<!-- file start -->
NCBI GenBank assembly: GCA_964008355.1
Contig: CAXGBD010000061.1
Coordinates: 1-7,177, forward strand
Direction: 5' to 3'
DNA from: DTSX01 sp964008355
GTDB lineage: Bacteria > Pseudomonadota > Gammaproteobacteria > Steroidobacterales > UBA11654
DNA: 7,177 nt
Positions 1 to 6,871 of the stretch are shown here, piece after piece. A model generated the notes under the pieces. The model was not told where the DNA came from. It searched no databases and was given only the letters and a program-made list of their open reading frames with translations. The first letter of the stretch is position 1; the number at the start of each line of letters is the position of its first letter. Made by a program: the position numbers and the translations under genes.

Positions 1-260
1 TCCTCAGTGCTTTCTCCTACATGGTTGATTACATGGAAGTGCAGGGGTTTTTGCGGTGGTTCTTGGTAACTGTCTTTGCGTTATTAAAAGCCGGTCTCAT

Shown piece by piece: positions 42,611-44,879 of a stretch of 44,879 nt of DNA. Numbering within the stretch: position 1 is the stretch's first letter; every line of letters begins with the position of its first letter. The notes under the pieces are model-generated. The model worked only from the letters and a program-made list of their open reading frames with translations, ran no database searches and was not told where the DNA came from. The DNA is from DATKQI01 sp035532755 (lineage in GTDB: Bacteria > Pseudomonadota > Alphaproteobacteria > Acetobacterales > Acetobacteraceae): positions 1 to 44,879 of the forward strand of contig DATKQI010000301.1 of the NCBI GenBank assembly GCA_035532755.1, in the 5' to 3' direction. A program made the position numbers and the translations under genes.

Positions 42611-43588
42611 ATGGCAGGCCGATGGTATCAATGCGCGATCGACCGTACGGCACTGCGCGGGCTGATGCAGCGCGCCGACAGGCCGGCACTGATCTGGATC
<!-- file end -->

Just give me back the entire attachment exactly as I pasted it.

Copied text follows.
NCBI GenBank assembly: GCA_964008355.1
Contig: CAXGBD010000061.1
Coordinates: 1-7,177, forward strand
Direction: 5' to 3'
DNA from: DTSX01 sp964008355
GTDB lineage: Bacteria > Pseudomonadota > Gammaproteobacteria > Steroidobacterales > UBA11654
DNA: 7,177 nt
Positions 1 to 6,871 of the stretch are shown here, piece after piece. A model generated the notes under the pieces. The model was not told where the DNA came from. It searched no databases and was given only the letters and a program-made list of their open reading frames with translations. The first letter of the stretch is position 1; the number at the start of each line of letters is the position of its first letter. Made by a program: the position numbers and the translations under genes.

Positions 1-260
1 TCCTCAGTGCTTTCTCCTACATGGTTGATTACATGGAAGTGCAGGGGTTTTTGCGGTGGTTCTTGGTAACTGTCTTTGCGTTATTAAAAGCCGGTCTCAT

Shown piece by piece: positions 42,611-44,879 of a stretch of 44,879 nt of DNA. Numbering within the stretch: position 1 is the stretch's first letter; every line of letters begins with the position of its first letter. The notes under the pieces are model-generated. The model worked only from the letters and a program-made list of their open reading frames with translations, ran no database searches and was not told where the DNA came from. The DNA is from DATKQI01 sp035532755 (lineage in GTDB: Bacteria > Pseudomonadota > Alphaproteobacteria > Acetobacterales > Acetobacteraceae): positions 1 to 44,879 of the forward strand of contig DATKQI010000301.1 of the NCBI GenBank assembly GCA_035532755.1, in the 5' to 3' direction. A program made the position numbers and the translations under genes.

Positions 42611-43588
42611 ATGGCAGGCCGATGGTATCAATGCGCGATCGACCGTACGGCACTGCGCGGGCTGATGCAGCGCGCCGACAGGCCGGCACTGATCTGGATC